I do not love fiction, I love history.
A painting is simply a material object but, because of the situation, the discourse, the history—it’s also inevitably something else.
Gagosian is pleased to present an exhibition of works by Duane Hanson and Olivier Mosset.
The hyperrealistic sculptures of Duane Hanson and the minimalist paintings of Olivier Mosset are brought together in this exhibition for the first time. The two artists, radically different and equally extreme in their respective lines of inquiry, seek, each in his own way, to test the boundaries of human perception.
For Duane Hanson, highly detailed and precisely realized figuration became tools through which to resist objectivity and neutrality. Hanson’s startlingly lifelike human figures that portray people, with an emphasis on the American working class, distinguished his oeuvre over forty years. At the beginning of his career, Hanson created tableaux of traumatic and violent social upheaval, such as Abortion (1966) and Race Riot (1969–71), many of which he destroyed later, wishing to be remembered for the more subtly evocative works of his mature period; works exhibited that typify this include Window Washer (1984) and Housepainter I (1984–88). Hanson’s individual figures of ordinary Americans, evolving out of precedents including nineteenth-century French Realism, evoke cathartic narrative and pathos. His precision with small details such as hair strands, the elasticity of skin, the textures of clothing, and the expressiveness of a face lost in thought, arouse strong emotions ranging from empathy to revulsion.
In pursuit of formal rigor and the physical roots of painting, Olivier Mosset’s art is direct and self-evident, suppressing figuration, subjectivity, symbol, and metaphor in a practice that at once contains and rejects the dialectical history of painting. A member of the minimalist collective BMPT that also included Daniel Buren, Michel Parmentier, and Niele Toroni, Mosset’s exploration is dedicated to interrogating fixed ideas about creative authorship. BMPT was in step with an intellectual wave of twentieth-century critical theory concerned with deconstructing ideas about the creation and interpretation of culture, Roland Barthes’s “Death of the Author” being a key example.
The 200 or more identical oil paintings that Mosset produced between 1966 and 1974, of a small black circle at the center of a square white canvas, are seen as the acme of BMPT’s experimental approaches to painting, which also sought challenge the social function of the artist. Associated with conceptual abstraction, Mosset’s works represent pure color and shape, inciting open-ended physical experiences of surface, scale, and pattern. In five new monochromatic canvases, each in a muted or heightened pitch of color, Mosset continues his exploration into the possibilities of pure form.
In a potent juxtaposition that contrasts the aspiration toward sublime neutrality with the desire to represent the pathos of human reality, two poles of twentieth-century art create arresting physical experiences, in which the viewer can consider his or her own ways of seeing.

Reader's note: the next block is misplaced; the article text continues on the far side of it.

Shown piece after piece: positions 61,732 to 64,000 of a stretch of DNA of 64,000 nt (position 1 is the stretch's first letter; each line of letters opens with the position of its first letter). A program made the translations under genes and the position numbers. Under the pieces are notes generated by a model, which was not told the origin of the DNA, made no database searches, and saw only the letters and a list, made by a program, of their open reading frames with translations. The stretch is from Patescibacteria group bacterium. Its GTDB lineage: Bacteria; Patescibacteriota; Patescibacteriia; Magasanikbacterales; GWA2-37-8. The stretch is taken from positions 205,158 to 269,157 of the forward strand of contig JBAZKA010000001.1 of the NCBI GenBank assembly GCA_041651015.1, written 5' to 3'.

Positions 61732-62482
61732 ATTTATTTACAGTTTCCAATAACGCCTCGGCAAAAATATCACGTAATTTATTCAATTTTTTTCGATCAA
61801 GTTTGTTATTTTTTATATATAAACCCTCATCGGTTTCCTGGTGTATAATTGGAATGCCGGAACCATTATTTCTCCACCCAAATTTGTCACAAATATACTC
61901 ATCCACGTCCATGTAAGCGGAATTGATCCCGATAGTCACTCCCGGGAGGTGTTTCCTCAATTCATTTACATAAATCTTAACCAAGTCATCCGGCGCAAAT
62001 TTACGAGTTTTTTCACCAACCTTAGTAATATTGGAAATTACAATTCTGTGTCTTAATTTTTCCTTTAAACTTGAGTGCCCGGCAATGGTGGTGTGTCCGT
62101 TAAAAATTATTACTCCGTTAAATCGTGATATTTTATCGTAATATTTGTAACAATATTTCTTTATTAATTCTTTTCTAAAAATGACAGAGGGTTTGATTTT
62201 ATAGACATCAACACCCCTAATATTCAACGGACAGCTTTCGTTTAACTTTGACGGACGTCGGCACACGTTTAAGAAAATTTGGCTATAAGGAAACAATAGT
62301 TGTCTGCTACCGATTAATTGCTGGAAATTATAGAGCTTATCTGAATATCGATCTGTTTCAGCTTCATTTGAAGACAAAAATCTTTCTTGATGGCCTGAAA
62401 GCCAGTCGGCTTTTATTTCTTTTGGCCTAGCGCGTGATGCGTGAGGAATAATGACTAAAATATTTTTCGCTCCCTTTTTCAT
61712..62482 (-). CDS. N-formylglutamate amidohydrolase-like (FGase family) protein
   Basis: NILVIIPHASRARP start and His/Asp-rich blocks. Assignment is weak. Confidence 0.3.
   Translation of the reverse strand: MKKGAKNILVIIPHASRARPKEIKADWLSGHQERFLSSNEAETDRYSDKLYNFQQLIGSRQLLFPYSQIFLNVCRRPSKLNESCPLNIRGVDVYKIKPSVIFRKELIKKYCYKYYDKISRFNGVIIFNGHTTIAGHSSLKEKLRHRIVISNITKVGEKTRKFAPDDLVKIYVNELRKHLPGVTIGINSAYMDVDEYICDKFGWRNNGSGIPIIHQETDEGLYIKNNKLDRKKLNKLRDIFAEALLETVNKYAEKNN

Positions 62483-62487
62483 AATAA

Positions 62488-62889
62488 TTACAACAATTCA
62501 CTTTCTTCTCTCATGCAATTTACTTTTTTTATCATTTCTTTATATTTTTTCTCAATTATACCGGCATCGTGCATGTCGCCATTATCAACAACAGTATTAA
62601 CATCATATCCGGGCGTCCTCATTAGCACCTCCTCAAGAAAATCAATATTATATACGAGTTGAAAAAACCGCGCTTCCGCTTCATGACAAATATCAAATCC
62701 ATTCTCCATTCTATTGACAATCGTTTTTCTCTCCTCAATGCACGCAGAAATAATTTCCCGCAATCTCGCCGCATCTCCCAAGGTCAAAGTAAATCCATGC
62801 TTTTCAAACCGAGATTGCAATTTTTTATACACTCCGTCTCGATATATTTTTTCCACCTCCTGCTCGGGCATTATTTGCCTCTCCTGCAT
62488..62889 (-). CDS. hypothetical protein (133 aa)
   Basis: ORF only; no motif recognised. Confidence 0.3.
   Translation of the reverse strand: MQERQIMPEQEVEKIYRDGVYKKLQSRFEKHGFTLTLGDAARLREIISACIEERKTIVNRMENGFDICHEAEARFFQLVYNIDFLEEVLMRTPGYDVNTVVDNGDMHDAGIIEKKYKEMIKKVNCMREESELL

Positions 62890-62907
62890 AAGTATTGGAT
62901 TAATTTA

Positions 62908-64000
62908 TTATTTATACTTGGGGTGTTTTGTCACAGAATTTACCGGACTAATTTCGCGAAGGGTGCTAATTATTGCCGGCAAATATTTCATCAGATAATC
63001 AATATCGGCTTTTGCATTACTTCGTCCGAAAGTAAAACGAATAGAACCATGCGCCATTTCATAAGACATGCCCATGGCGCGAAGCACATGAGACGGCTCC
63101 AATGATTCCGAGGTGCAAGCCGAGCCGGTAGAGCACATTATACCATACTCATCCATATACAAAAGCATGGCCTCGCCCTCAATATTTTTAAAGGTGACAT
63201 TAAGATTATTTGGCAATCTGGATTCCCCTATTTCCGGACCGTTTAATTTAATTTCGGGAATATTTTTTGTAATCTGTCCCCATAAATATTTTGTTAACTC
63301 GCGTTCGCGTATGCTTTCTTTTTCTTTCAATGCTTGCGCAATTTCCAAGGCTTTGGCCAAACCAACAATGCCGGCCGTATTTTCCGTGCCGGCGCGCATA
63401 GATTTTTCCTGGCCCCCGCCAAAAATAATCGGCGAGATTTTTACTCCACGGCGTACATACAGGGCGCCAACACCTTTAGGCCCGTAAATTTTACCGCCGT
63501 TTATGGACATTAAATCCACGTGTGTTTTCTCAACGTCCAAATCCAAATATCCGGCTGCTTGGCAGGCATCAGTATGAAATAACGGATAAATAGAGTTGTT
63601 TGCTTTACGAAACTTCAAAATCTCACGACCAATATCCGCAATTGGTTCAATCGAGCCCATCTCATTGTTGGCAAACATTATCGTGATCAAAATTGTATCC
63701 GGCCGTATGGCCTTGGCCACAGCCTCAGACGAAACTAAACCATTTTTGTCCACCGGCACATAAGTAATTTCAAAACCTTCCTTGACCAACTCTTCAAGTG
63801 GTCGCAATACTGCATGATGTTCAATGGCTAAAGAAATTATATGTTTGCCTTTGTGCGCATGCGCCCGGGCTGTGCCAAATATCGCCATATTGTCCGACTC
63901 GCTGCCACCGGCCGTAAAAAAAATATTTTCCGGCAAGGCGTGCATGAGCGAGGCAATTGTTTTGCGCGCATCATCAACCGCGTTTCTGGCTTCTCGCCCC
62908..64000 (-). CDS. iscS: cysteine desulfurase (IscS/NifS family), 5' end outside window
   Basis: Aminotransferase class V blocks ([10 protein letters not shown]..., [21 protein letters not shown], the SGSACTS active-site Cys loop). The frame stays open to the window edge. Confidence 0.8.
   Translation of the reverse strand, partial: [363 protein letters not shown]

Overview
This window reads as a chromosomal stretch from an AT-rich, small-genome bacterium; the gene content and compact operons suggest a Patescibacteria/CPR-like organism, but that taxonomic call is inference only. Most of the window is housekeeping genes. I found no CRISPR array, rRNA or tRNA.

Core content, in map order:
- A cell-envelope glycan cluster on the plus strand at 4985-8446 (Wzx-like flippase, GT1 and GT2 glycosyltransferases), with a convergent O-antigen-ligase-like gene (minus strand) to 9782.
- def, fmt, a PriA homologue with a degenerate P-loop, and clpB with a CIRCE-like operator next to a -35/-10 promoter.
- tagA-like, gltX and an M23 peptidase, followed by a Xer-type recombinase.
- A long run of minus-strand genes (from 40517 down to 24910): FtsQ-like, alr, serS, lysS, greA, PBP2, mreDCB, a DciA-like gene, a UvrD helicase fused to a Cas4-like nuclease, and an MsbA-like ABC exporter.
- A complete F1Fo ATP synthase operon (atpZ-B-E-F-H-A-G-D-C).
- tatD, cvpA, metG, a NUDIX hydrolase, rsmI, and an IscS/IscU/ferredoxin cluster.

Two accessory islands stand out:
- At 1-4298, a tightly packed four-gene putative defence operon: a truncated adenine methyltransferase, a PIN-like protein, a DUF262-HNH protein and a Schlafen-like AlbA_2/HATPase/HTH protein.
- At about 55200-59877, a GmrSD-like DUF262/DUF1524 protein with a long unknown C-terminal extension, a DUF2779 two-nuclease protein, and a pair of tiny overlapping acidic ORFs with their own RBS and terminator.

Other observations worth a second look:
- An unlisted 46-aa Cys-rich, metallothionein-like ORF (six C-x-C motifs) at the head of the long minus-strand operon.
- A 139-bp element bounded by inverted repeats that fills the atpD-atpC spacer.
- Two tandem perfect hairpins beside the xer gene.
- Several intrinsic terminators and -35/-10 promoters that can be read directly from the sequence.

Olivier Mosset was born in 1944 in Bern, Switzerland. Selected solo exhibitions include “Olivier Mosset: Fakes, fêlures and walls,” Musée Régional d'Art Contemporain, Sérignan, France (2013); “Sous apparence,” Opéra National de Paris, Palais Garnier, Paris (2012); “Leaving the Museum,” Kunsthalle Zurich (2012); FIAC, courtyard of the Louvre Gallery (2010); “A step backwards,” Musée d'art contemporain de Lyon, France (2010); Museo d'Arte, Mendrisio, Ticino, Switzerland (2009); “Olivier Mosset - Windows,” Palais de Tokyo, Paris (2007); “Arbeiten/travaux/works 1966–2003,” Musée Cantonal des Beaux-Arts, Lausanne (2003); Museum St. Pierre Art Contemporain, Lyon (1987); Centre d'art contemporain, Geneva (1986); “Olivier Mosset 65–85,” Museum St. Croix, Poitiers, France (1985); and Centre d'Art Contemporain, Chateauroux, Musée des Beaux-Arts, La Chaux-de-Fonds, Switzerland (1985). He currently lives and works in Tucson, Arizona.
Duane Hanson was born in 1925 in Alexandria, Minnesota and died in 1996 in Boca Raton, Florida. Hanson received a BA from Macalester College, Minnesota and an MA from Cranbrook Academy of Art, Michigan. Selected solo exhibitions include Louisiana Museum of Modern Art, Humlebæk, Denmark (1975); Des Moines Art Center, Iowa (1977); Corcoran Gallery of Art, Washington, D.C. (1978); Whitney Museum of American Art, New York (1979); Kunsthaus Wien, Austria (1992); Montreal Museum of Fine Arts, Canada (1994; traveled to Modern Art Museum of Fort Worth, Texas); Daimaru Museum of Art, Tokyo (1995; traveled to Genichiro-Inkuma Museum of Contemporary Art, Kagawa; and Kintetsu Museum of Art, Osaka); Saatchi Gallery, London (1997); “Duane Hanson, A Survey of his Work from the '30s to the '90s,” Museum of Art, Fort Lauderdale, FL (1998; traveled to Flint Institute of Arts, Michigan; Whitney Museum of American Art, New York; and Memphis Brooks Museum of Art, Memphis); “Duane Hanson: More than Reality, 2001,” Schirn Kunsthalle, Frankfurt (2001; traveled to Padiglione d'Arte Contemporanea, Milan; Kunsthal Rotterdam, The Netherlands; National Galleries of Scotland, Edinburgh; and Kunsthaus, Zürich); “Duane Hanson: A Midwestern Perspective,” Columbus Museum of Art, Ohio (2004); “Duane Hanson: Real life,” Michener Museum of Art, Doylestown (2006); “Sculptures of the American Dream,” Kunsthalle Krems, Austria (2009, travelled to Arken Museum for Moderne Kunst, Copenhagen, Denmark; Helsinki City Art Museum, Helsinki, Finland; UNESCO Weltkulturerbe Völklinger Hütte, Völklingen, Germany; Fundación Canal, Madrid, Spain); and “Duane Hanson,” Serpentine Gallery, London, England (2015).
For further information please contact the gallery at firstname.lastname@example.org or at +33.1.75.00.05.92. All images are subject to copyright. Gallery approval must be granted prior to reproduction.